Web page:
Pottery Square in ancient Bhaktapur

Pottery Square in ancient Bhaktapur

As you observe the potters working, it will be quite clear to you that they are not doing this for tourism purposes. As they work, they remain focused despite all the visitors who are wondering around, taking photos. Based on the way they act, pottery-making comes so naturally to them that it seems like the trade was a precious legacy passed down by their parents and forefathers.  It is truly an amazing site to see.

Aside from the main squares, there are also a number of stalls all around the city which sell various crafts, paintings and souvenir items. These stalls are quite attractive because they are usually bursting with colors. It is a nice feeling to just walk around Bhaktapur’s narrow cobblestone or sandy streets and do some shop browsing.  Most vendors can understand English and are friendly. But just like any market, try to check the prices at different stalls before deciding on buying a certain item.

Just simply browsing around the narrow streets of Bhaktapur and window shopping is a great experience

Just simply browsing around the narrow streets of Bhaktapur and window shopping is a great experience

Important Reminders

A resident of Bhakatpur within Durbar Square

A resident of Bhakatpur within Durbar Square

Because it is attracting several tourists every day, Bhaktapur has it fair share of touts although they are not too pushy. At the entrance, you will encounter some who will offer their tour guide services, although they are not part of an official tour guide company. Some of them are very young-looking college students, who seem to know a lot about Bhaktapur’s different individual attractions including their design and history. You can hire one of these English-speaking local tour guide for about 10 US dollars. Other touts will be asking you to visit some small art galleries which sell art work. This is not necessarily a bad thing as you are not forced to buy anything. But if you’re not into art and pressed with time, then the aggressive invitation can get annoying.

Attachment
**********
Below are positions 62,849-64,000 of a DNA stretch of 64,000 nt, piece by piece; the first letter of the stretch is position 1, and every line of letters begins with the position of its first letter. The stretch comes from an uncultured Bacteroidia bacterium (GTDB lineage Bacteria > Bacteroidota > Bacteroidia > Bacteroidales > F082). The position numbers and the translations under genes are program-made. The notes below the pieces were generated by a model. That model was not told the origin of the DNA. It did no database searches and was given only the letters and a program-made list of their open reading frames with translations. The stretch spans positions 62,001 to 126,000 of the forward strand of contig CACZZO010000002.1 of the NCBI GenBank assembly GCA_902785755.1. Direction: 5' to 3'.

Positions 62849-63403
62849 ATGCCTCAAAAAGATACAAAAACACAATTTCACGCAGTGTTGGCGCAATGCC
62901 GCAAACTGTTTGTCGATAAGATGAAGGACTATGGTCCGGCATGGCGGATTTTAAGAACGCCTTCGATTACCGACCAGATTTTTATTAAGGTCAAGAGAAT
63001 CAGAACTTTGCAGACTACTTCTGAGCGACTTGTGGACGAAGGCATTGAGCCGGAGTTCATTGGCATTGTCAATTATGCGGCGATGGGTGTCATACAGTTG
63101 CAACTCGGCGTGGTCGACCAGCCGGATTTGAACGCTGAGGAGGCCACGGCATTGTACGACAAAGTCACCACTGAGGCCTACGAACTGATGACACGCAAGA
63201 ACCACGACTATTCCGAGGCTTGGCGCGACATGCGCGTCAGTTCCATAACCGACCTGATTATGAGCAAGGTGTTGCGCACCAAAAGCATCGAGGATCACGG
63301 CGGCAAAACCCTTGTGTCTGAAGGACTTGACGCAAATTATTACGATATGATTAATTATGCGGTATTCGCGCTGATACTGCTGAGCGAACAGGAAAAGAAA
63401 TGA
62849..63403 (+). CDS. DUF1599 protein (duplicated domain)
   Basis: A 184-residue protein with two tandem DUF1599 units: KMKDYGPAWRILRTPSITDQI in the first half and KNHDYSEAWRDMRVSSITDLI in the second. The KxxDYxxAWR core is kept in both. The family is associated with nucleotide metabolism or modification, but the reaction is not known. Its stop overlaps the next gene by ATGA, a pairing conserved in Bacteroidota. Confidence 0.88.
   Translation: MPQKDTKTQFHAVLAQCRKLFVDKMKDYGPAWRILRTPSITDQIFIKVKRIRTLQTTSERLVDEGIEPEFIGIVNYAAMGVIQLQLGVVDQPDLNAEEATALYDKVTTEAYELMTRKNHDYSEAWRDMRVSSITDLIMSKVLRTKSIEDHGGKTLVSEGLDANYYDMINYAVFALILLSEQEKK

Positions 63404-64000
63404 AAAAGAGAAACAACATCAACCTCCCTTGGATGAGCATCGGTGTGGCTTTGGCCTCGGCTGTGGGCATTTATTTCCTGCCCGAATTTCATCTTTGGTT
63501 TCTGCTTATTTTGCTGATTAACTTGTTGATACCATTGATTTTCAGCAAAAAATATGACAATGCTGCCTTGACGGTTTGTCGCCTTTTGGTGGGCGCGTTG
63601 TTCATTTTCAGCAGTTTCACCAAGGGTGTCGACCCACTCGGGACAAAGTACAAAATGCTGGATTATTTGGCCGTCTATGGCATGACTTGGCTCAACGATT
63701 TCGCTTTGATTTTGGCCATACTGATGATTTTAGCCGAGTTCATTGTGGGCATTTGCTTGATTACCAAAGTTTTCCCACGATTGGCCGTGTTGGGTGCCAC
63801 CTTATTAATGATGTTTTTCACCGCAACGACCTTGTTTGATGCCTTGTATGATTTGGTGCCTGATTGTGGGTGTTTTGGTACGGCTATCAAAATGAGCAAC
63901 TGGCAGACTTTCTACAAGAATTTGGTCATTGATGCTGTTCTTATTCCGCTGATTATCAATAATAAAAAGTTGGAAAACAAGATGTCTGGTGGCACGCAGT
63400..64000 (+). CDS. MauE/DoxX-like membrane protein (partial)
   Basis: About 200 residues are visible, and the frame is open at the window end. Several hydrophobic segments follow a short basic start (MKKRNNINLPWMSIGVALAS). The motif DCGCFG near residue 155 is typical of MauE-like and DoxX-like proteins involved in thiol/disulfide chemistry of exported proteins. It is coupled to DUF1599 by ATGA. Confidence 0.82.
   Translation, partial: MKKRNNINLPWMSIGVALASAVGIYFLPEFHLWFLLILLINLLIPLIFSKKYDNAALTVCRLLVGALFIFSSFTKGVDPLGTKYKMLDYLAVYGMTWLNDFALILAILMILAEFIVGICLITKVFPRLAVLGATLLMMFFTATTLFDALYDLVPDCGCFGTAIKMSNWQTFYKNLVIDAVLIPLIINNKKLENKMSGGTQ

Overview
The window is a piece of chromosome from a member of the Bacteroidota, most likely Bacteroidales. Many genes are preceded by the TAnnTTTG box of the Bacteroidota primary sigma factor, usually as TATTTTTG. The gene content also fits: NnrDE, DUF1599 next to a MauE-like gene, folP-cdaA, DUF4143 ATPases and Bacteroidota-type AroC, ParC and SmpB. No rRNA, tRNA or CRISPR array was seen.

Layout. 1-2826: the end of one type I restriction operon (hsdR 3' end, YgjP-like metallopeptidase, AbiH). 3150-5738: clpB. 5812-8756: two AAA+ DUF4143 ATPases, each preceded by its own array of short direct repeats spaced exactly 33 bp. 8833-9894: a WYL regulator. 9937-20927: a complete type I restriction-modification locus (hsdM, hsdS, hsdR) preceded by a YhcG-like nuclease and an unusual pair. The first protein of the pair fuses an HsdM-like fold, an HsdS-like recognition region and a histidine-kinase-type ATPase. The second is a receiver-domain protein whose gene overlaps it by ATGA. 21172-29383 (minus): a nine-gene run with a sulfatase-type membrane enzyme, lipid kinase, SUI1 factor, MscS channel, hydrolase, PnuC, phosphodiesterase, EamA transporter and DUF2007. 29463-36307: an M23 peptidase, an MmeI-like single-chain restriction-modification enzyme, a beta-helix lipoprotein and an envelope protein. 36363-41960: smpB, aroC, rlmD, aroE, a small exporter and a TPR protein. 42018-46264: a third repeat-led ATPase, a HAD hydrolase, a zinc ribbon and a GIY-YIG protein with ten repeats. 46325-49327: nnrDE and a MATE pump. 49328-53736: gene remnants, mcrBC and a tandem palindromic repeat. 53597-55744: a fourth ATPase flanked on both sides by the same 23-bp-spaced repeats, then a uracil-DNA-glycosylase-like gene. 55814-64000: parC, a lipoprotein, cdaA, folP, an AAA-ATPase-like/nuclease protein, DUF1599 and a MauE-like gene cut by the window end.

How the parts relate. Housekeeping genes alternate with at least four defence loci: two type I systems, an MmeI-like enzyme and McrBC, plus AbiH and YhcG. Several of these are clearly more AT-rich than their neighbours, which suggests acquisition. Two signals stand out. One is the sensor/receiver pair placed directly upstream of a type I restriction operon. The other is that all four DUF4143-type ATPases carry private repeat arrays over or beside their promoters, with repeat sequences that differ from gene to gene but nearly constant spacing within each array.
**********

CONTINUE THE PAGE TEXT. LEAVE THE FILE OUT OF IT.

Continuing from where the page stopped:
Although you can see locals coming in and out of Bhaktapur, there is a “check point” at each entrance of the city to identify tourists coming in.  This is because tourists need to pay an entrance fee before entering.  After paying, you will be given a ticket and a Bhaktapur brochure.  Should you wish to come in and out of the city after paying the entrance, inform the ticket salesperson so a whole day pass note can be written on your ticket.

How to Get to Bhaktapur?

The ancient city of Bhaktapur lies 12 kilometers east of Kathmandu, the Nepalese capital. There are public transport such as mini buses and buses that go from Kathmandu to Bhaktapur. But if you’re traveling with a group, consider hiring a taxi to bring you to Bhaktapur and other nearby attractions for the whole day.

Want to find the best hotel room/guesthouse in Bhaktapur?

Bhaktapur is a fascinating place to stay for a night or two.  It’s one of the most historical and cultural places I have seen.  Therefore, I would strongly recommend booking a room there.  I would suggest using either www.agoda.com or www.hotelscombined.com. Agoda has a very large selection and solid prices, whereas www.hotelscombined.com is an excellent price comparison site.  We use both of them extensively.